Of course the real star of any Unreal game is always going to be the remarkable UT engine. Unlike other engine developers, Epicdo not release the engine as a set of static versions but as a continuously evolving design. The engine today is simply a newer version of the engine that powered Unreal. The last Unreal Tournament patch left the engine at build 436. UT2003 should see the final version number in the 800s. Originally conceived with a strong emphasis on software rendering and 3dfx's Glide, current builds are optimised for Direct3D which in todays API market is the only sensible decision. With a reasonable gaming system in excess of about 700MHz with a Geforce 2 or higher video card we should see very playable framerates. With the top end systems that OC Addicts are rightly famed for the game should look simply amazing. To quote the official FAQ "it is likely that the minimum processor required will be a Pentium PIII 500 or equivalent."
Visuals were never really a high point of UT although they were competent enough. This time all that is set to change. Outdoor environments, always a forte of the Unreal engine should look stunning, indoors the look seems to maintain the moody technological decay that Unreal UT did so well. Detail levels have skyrocketed alongside available processing power and it shows. The indoor environments are beautifully detailed and extremely beliveable. Lighting is dim and moody and fogging seems to be making an appearance in all the right places.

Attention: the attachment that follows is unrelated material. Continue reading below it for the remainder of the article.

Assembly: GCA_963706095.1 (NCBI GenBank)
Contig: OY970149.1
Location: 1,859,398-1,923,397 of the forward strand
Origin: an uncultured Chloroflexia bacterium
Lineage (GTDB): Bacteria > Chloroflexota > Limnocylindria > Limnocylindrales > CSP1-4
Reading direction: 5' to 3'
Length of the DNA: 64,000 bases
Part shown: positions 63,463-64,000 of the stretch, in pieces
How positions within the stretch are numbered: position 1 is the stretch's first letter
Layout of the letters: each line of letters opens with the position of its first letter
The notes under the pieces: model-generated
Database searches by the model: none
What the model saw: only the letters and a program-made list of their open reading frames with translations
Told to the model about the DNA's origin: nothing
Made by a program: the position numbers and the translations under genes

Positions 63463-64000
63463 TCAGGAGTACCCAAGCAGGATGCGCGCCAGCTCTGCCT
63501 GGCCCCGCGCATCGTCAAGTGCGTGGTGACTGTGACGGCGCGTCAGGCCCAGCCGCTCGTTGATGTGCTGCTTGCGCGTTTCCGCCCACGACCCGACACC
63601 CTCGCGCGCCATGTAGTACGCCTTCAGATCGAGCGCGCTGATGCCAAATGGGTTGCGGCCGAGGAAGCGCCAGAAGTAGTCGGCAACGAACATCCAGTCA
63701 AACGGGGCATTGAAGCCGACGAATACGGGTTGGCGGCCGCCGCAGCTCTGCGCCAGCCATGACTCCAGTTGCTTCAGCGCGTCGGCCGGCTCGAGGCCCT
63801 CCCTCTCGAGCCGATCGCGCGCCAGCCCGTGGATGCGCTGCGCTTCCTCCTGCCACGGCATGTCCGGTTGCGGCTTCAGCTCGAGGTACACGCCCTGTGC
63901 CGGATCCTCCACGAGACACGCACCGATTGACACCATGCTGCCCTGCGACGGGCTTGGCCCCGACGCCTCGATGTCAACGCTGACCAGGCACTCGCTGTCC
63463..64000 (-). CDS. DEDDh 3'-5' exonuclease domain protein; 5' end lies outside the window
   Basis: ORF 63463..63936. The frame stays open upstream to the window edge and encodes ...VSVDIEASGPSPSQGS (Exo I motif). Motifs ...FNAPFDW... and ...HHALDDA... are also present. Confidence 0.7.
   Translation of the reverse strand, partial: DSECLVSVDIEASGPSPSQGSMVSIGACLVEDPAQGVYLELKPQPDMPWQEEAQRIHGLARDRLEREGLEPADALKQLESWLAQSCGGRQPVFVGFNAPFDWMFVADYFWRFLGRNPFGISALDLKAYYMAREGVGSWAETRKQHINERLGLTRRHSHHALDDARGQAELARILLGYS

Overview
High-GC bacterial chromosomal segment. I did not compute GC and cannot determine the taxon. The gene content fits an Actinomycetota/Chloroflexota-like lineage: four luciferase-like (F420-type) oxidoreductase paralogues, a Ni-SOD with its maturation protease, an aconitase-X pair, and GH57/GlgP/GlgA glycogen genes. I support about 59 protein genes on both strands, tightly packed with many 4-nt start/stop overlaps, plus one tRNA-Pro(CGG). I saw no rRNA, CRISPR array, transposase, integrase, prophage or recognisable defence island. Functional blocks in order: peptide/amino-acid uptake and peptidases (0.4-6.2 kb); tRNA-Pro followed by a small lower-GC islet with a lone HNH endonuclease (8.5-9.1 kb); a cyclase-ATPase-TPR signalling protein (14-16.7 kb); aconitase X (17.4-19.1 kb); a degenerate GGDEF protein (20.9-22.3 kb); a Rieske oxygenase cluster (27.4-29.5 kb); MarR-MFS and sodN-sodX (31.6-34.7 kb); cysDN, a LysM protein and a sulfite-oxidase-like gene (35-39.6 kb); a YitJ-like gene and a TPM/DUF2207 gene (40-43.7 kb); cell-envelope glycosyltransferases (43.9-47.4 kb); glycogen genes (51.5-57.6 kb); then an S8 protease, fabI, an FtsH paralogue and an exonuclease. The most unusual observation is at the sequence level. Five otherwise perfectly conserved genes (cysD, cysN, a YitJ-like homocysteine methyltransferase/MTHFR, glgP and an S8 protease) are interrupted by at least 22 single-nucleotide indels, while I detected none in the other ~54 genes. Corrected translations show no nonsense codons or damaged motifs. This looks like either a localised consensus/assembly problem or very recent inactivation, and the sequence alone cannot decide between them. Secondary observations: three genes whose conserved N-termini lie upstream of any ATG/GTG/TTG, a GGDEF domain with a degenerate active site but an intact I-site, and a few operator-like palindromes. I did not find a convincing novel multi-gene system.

Another notable strength of the Unreal Engine is the utterly superb UnrealEd editor that has been shipping with the games from day one. In its latest incarnation, UnrealEd 2.6 looks to continue the tradition of excellence. Of course the editing tools increase the value of the game even for those that will never use them. One of the wonderful things about Unreal Tournament was the huge number of high quality maps that began appearing shortly after its release. A large mapping community grew up around UT largely thanks to the ease of use of its editor which takes a different approach to construction from its competitors and makes it much easier to produce error free maps. If we start seeing the same quality of maps for Unreal Tournament 2003, and I'm sure we will, then the game will always be able to offer something new and interesting to players and keep the carnage coming for several years.
CONCLUSION: Unreal Tournament 2003 has a somewhat easier task this time around, not having to compete with a similar release from another major developer. That doesn't mean its going to be easy. Thanks to the consolidation that has taken place within the industry over the last few years, standards tend to be higher these days. Games are more expensive, the economy is less healthy than once it was and fewer games are being released, all of which serve to make gamers more discerning about purchases.
However, it is heartening to see that Digital Extremes and Epic are not resting on their laurels. All the stops have been pulled out for UT2003 and rightly so, given the towering reputation of its predecessor. The game looks great, the new gameplay sounds interesting and the developer has taken a no hold barred approach to quality control.
In short I have high hopes for UT2003 and all indications point to them being satisfied and then some. Now if you'll excuse me I need to go polish my pulse rifle.